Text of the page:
In the above video, a drone piloted by Austrian Raphael “Trappy” Pirker flew over, and filmed, the University of Virginia’s medical school campus. Pirker sold the video to an advertising company, which prompted the Federal Aviation Administration to file a $10,000 complaint against him. Yesterday, a federal judge in the case Pirker v Huerta (Huerta is the administrator of the FAA) ruled that the flight was legal, as the FAA did not have any explicit legal authority to prohibit such commercial use of a hobbyist airplane.
This is big.
Commercial use of drones is a legal gray area. Model airplanes, radio controlled and flown within sight of the pilots, are legal, and have been for decades. In recent years, advances in video streaming technology, as well as reduced costs for aviation components, have enabled drones that can do far more than the model airplanes of the 20th century. One change in particular is that drones can now be piloted through first-person video, meaning the drone is neither out of sight nor within sight of pilot. And because the drone is recording video, the mere act of flying a drone includes producing film, which, before this latest ruling, was legal if kept by the pilot but illegal if sold.
The FAA is working on incorporating drones into U.S. airspace; the agency authorized six states as drone test sites in December, but the full plan for integration isn’t expected until 2020. In the meantime, the law was super vague, especially on three points directly relevant in the case of Pirker v Huerta: What’s the difference between a drone and a toy? Below what altitude does the FAA’s jurisdiction end? And what counts as piloting a vehicle?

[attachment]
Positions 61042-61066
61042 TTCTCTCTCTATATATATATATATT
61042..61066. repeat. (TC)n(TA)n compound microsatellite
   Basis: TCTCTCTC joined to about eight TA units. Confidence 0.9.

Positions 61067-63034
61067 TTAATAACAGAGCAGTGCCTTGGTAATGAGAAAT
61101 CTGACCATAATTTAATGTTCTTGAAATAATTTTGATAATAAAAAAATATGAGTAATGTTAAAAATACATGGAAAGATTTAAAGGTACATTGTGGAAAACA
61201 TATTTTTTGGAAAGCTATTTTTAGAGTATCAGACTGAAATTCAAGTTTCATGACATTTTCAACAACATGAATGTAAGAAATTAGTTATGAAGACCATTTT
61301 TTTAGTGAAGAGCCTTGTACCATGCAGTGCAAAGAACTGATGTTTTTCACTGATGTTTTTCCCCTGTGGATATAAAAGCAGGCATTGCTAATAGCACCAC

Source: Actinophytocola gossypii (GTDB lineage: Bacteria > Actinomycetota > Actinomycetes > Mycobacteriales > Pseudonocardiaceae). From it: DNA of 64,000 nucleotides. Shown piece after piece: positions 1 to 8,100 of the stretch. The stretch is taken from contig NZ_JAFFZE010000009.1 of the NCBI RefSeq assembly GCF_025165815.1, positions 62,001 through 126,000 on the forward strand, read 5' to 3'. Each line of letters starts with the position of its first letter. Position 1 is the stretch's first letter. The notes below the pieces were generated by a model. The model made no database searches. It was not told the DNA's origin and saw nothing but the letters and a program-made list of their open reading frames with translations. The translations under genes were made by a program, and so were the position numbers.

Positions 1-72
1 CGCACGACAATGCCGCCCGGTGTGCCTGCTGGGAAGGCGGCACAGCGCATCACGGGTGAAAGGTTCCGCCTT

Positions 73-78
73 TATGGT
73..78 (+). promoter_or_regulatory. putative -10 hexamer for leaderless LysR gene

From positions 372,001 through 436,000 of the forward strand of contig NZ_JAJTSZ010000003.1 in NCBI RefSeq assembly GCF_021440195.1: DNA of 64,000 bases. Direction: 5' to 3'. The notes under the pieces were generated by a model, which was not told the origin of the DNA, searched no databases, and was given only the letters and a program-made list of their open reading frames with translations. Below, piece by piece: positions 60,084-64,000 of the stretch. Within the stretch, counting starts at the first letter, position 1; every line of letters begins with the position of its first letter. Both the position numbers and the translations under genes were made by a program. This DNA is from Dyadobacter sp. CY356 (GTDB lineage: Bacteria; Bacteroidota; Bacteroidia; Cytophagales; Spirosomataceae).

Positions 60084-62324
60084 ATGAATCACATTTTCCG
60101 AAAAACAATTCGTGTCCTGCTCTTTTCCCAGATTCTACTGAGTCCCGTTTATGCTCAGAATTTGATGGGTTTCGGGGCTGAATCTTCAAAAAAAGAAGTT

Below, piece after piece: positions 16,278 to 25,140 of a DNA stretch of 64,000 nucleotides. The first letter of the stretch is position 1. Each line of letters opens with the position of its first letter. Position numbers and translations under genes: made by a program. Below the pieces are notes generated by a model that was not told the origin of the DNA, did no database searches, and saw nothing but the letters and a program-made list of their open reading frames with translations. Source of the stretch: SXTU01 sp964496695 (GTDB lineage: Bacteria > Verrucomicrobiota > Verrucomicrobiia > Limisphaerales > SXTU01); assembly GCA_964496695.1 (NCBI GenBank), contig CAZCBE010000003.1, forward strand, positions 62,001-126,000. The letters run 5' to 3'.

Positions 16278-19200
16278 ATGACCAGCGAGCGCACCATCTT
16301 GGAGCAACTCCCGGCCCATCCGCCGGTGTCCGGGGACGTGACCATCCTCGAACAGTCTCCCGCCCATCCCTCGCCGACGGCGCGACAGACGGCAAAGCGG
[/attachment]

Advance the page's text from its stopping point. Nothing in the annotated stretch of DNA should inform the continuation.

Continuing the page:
The ruling in Pirker v Huerta primarily addresses the first point: the difference between a model aircraft and an aircraft. Here’s the relevant text from the ruling;
The ruling also clarifies that a 2005 memorandum within the FAA regarding unmanned aircraft isn’t sufficient as law the public is expected to obey, saying
Here is what this means: Until the FAA has a legal definition that distinguishes “model airplane” from “drone” (or, in the technical terms of the courts, “unmanned aircraft system”), the FAA cannot claim that internal memos grant legal authority to fine people for using drones. This is a victory for hobbyists that want to use drones as more than just recreational vehicles, and it sets an important precedent in drone law.
Of course, the battle isn’t over. As University of Washington law professor and robot expert Ryan Calo notes,
Pirker v Huerta is just the first ruling in what will be a long and gradual struggle to integrate robots into the skies. There are likely many more rulings to follow.
Update 3/7 5:15 pm: The FAA is definitely appealing Pirker v Huerta. Here is the FAA’s statement in full: